From Emmy® winner Lena Waithe, The Chi is a timely coming-of-age drama series centered on a group of residents who become linked by coincidence but bonded by the need for connection and redemption. In the South Side of Chicago, real dangers threaten to squelch dreams, and the simplest decisions can have life or death consequences.
On July 29th, 2021 FOLCS screened a recent episode of The Chi, in which “Jada” played by Yolonda Ross, copes with the pain of having to share the news of her breast cancer diagnosis with her loved ones. In this Conversation, Yolonda joined us to discuss the portrayal of the Black experience in media throughout the years, the disparities in access to healthcare for Black women, and how the emotional journey of playing this role has lead her into advocacy and activism.
Yolonda Ross is currently reprising her role as the no-nonsense single mother ‘Jada’ in the fourth season of Showtime’s acclaimed series, The Chi. The show features timely storylines such as defunding the police and the rightful access to healthcare- something Yolonda’s character faces in her fight against breast cancer.
An independent film darling, Yolonda made her feature film debut in the award-winning independent film Stranger Inside in 2001. She went on to win an IFP Gotham Award for Best Breakthrough Performance for the role, as well as received her first Film Independent Spirit Award nomination in the category of Best Debut Performance. In 2014, her work in the John Sayles film Go For Sisters garnered her a second Spirit Award nomination for Best Supporting Actress.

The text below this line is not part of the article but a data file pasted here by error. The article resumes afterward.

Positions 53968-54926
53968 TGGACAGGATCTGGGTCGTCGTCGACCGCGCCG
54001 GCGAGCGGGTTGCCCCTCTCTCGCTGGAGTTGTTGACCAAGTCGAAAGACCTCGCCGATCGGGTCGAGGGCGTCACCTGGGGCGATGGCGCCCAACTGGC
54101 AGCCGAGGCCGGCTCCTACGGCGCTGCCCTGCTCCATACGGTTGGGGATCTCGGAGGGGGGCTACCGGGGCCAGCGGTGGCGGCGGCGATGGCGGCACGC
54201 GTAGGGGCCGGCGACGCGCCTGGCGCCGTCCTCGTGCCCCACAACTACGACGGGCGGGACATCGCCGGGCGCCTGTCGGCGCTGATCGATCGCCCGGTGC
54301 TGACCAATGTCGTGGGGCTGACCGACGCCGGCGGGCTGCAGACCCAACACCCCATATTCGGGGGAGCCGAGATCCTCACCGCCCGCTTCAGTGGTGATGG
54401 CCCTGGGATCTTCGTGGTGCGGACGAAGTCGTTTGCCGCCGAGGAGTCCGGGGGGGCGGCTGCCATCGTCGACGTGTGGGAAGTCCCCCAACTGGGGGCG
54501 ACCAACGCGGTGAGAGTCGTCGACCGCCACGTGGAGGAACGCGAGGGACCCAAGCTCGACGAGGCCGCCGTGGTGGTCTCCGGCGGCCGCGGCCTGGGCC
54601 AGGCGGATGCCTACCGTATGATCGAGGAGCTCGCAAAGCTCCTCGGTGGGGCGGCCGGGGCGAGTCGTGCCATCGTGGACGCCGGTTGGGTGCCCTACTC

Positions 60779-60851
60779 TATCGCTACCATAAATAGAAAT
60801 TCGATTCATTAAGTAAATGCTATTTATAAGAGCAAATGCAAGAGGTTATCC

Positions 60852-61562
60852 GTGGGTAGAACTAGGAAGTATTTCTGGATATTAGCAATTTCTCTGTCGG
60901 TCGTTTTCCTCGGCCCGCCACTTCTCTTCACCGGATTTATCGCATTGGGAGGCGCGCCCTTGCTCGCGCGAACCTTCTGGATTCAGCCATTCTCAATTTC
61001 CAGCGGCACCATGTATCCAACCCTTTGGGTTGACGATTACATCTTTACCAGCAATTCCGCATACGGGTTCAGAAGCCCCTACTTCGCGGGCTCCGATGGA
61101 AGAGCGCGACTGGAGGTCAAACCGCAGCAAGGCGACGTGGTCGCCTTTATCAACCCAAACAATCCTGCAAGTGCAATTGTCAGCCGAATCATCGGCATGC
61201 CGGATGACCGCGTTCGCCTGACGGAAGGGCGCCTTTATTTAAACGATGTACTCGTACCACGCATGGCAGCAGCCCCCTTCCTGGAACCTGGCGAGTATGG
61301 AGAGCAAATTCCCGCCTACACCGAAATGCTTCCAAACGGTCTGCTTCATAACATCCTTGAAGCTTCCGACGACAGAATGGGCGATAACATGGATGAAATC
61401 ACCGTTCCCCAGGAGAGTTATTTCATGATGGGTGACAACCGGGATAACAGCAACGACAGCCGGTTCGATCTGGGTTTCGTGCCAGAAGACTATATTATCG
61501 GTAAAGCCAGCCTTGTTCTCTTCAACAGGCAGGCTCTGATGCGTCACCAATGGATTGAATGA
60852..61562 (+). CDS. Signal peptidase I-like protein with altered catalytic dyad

Yolonda has appeared in Denzel Washington’s award-winning feature Antwone Fisher, as well as the independent films Yelling To the Sky opposite Zoe Kravitz, Woody Allen’s Whatever Works, Lila and Eve starring Viola Davis and Jennifer Lopez, Whitney directed by Angela Bassett for the Lifetime Movie Network, Annie Silverstein’s Bull, Todd Haynes’ I’m Not There, Ana Lily Amirpour’s Bad Batch, Nuotama Bodomo’s Afronauts, and Elegance Bratton’s award-winning short film Walk For Me, which Yolonda starred in and produced.
Yolonda has also portrayed recurring characters on several high-profile series including, Ms. Green in Baz Luhrmann’s Netflix series The Get Down, Claudia on ABC’s How To Get Away With Murder, and her role as documentarian Dana Lyndsey on HBO’s Treme. Additional television credits include guest starring roles on Law and Order, Law and Order: Criminal Intent, 24, and Chicago PD. She was also featured in the PBS American Masters documentary How it Feels To Be Free, about Trailblazing African American Women Entertainers.
Yolonda made her directorial debut with the 10-minute hybrid short film/music video Breaking Night, about a young girl taking control of her destiny. The short film officially became the music video for the famed Manfred Mann song, “Blinded By the Light,” and was in rotation on VH-1 Classics.
Most recently, Yolonda performed in David Mamet’s newest play Four American Women. The two have developed a mutual admiration of each other’s work, which inspired Mamet to write the roles of Nora in the hit show The Unit, and Kelly in the HBO biopic Phil Spector specifically for her.
As a writer and director, Yolonda is currently developing her feature debut, Scenes From Our Marriage, along with other film and television projects.
Yolonda is a member of the prestigious LAByrinth Theater Company in New York City. She is a native of Omaha, Nebraska, and is current based between NYC and LA.